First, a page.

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Saturday, October 15, 2016

Bicycles in War (Book Review)

Bicycles in WarBicycles in War by Martin Caidin

My rating: 3 of 5 stars


The record doesn't give credit to a co-author, Jay Barbree, who seems to have written books mostly about space exploration, including at least one other book written with Martin Caidin.

My father and his older brother both served in the U.S. Army during WWII and both were interested in aviation - they owned a plane together for a while. Growing up I didn't use the public library very much (it wasn't particularly close by) and read a lot of my father's books about WWII that included four or five books written by Martin Caidin about different U.S. fighters and bombers and their use during the War. I certainly remember them as engaging my attention - I'm pretty sure I read several of them more than once.

I got this out of the library where I work. It is probably not readily available these days.

Caidin's usual approach with his military aviation books was to describe the development of the aircraft and then to describe examples of its use in combat, focusing on particular pilots and units. Caidin and his co-author don't appear to have known that much about bicycles or otherwise think that the readers would be interested in the development of bicycles for use in war so that subject is not presented - the focus is on their use in several particular examples, including World War I, World War II, and the Vietnam War. He spends about 20 pages on the famous (in certain circles . . . ) 1,900 mile "march" of the 25th Infantry Corps (that was an all African American unit, except for the officers) in 1897 from Missoula, Montana to St. Louis, Missouri. The story of this unit is now covered quite well be various sources on the Internet, including this day-by-day account, the 25th Bicycle Corp, a page at the Fort Missoula Museum web site, and an hour long video, "The Bicycle Corps: America's Black Army On Wheels" (2000).



The Fort Missoula Museum site provides some of the technical information lacking in the book, for example:
Moss contacted the A. G. Spalding Company, who agreed to provide military bicycles co-designed by Moss at no cost. The Corps, consisting of eight black enlisted men, soon was riding in formation, drilling, scaling fences up to nine-feet high, fording streams, and pedaling 40 miles a day. Each bicycle carried a knapsack, blanket roll, and a shelter half strapped to the handlebar. A hard leather frame case fit into the diamond of each bicycle and a drinking cup was kept in a cloth sack under the seat. Each rider carried a rifle (first slung over the back, later strapped to the horizontal bar) and 50 rounds of ammunition.

The Spalding military bicycles were furnished with steel rims, tandem spokes, extra-heavy side-forks and crowns, gear cases, luggage carriers, frame cases, brakes, and Christy saddles. They were geared to 68 inches and weighed 32 pounds. The average weight of the bicycles, packed, was about 59 pounds.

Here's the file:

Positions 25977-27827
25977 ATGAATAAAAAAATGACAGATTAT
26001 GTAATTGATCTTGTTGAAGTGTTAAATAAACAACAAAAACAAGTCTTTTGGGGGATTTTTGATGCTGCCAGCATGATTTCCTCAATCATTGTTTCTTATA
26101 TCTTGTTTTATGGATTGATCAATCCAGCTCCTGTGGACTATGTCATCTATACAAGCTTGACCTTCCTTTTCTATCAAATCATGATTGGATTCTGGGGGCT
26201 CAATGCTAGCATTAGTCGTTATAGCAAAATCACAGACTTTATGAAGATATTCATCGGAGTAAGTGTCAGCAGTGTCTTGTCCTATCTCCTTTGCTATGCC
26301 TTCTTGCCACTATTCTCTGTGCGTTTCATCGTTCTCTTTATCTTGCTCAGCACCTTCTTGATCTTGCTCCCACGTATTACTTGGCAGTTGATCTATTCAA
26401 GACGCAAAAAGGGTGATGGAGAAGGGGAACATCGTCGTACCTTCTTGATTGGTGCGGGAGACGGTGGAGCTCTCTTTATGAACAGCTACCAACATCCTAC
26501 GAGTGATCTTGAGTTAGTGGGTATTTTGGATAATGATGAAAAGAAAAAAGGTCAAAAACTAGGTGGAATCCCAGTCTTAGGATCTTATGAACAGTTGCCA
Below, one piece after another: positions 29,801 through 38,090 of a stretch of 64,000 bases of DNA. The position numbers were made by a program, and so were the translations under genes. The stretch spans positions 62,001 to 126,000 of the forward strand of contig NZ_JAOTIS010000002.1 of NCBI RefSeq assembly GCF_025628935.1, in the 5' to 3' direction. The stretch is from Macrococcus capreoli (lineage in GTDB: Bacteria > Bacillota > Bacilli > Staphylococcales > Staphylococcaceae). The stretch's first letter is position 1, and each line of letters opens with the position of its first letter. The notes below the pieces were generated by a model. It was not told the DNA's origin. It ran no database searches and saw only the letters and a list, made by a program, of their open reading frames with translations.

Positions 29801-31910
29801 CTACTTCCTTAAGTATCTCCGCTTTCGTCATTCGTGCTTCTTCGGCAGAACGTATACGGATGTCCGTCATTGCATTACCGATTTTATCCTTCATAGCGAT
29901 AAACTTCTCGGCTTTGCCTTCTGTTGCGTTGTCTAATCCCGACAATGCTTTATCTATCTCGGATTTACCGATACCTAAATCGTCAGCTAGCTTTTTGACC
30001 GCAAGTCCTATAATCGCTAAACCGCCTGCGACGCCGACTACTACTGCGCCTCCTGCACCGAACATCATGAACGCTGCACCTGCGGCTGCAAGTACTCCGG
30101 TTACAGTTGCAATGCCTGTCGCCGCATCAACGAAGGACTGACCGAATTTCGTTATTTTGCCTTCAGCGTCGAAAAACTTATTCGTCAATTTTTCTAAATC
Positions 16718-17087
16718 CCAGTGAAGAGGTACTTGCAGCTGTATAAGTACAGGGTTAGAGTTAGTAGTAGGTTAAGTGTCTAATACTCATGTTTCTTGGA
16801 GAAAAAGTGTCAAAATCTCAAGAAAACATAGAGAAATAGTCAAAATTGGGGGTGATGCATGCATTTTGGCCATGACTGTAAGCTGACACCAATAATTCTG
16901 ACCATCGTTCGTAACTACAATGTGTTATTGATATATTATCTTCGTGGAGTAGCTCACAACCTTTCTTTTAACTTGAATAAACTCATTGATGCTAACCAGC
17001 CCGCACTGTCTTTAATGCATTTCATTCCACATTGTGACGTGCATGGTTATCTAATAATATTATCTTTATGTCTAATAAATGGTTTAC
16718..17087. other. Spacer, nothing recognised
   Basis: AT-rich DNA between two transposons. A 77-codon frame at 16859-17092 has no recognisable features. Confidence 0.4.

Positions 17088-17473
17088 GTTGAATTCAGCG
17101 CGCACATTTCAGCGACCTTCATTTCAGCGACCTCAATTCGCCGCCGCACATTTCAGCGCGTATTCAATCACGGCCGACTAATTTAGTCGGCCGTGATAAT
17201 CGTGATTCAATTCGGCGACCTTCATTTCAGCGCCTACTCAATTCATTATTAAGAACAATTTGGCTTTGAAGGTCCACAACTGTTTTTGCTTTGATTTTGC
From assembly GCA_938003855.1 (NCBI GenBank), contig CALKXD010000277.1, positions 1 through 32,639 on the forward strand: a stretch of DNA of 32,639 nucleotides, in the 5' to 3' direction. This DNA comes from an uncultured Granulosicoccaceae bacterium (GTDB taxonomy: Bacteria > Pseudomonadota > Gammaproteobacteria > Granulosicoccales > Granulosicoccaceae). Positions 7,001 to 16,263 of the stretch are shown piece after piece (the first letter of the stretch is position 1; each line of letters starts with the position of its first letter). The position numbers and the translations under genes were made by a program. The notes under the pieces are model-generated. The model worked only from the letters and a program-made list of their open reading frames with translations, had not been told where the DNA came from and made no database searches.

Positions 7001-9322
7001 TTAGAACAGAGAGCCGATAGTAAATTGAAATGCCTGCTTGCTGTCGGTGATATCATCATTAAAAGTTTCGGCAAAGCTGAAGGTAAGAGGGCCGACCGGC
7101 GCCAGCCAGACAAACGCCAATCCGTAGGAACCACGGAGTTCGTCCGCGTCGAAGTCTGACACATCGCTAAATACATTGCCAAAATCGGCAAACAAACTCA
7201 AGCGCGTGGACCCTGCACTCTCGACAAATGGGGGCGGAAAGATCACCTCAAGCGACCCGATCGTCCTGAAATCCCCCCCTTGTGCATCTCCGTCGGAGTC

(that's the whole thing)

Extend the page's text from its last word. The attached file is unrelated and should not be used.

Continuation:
For someone like me, with my interested heavily towards what the bicycles were like, this wasn't a particularly satisfying book. On the other hand, given that there isn't much published on this topic and was readily available (to me) it was a good enough read.

There are some b&w photographs included - nothing particular special alas, but then these are the days of the Internet and the book was published in 1974. I had seen many of those used before, but when the book was published, they were likely unusual to see.


Cycle orderlies under fire"Cycle orderlies under fire" - one of the photographs in the book, now widely published on the Internet (and even available for purchase from Getty Images, if you want to spend money)



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Thursday, October 6, 2016

Sad Bike // Bicycles Locked to Poles (Book Review)

Untitled

This is a few blocks from Nationals Ball Park, a few days ago. Ugh! This is a strange bicycle to steal parts from since it was a very low priced Mongoose junk bicycle when new, and the parts were probably the least good aspect of it.

I am reminded of this book:


Bicycles Locked to PolesBicycles Locked to Poles by John Glassie

My rating: 4 of 5 stars


I got my copy Powells.com used for $5.95 (with a free shipping special - guess I'm cheap) and it was even signed by the photographer.

On some level, of course, it's a terribly sad little book of photographs, but most of the bikes are just crap (missing various parts) so it isn't quite so sad. Perhaps.

The locks on some of these NYC bikes liked to poles clearly weighed more than the bikes (when the bikes were whole). I almost never see monster locks like these around here.

The inside of the front and and back covers includes these matrix table things that explain what parts of the bike on each page are includes, so you can see for example that the bike on page 81 has the frame but the fork is gone, along with practically everything else except the cranks and pedals. Amusing.

Saturday, September 3, 2016

The Road I Ride by Juliana Buhring (Book Review)

This Road I Ride: Sometimes It Takes Losing Everything to Find YourselfThis Road I Ride: Sometimes It Takes Losing Everything to Find Yourself by Juliana Buhring

My rating: 3 of 5 stars


A different edition of this book had the sub-title, "My incredible journey from novice to fastest woman to cycle the globe." The one I read has the sub-title "Sometimes it takes losing everything to find yourself." The two different sub-titles emphasize different aspects of the same book.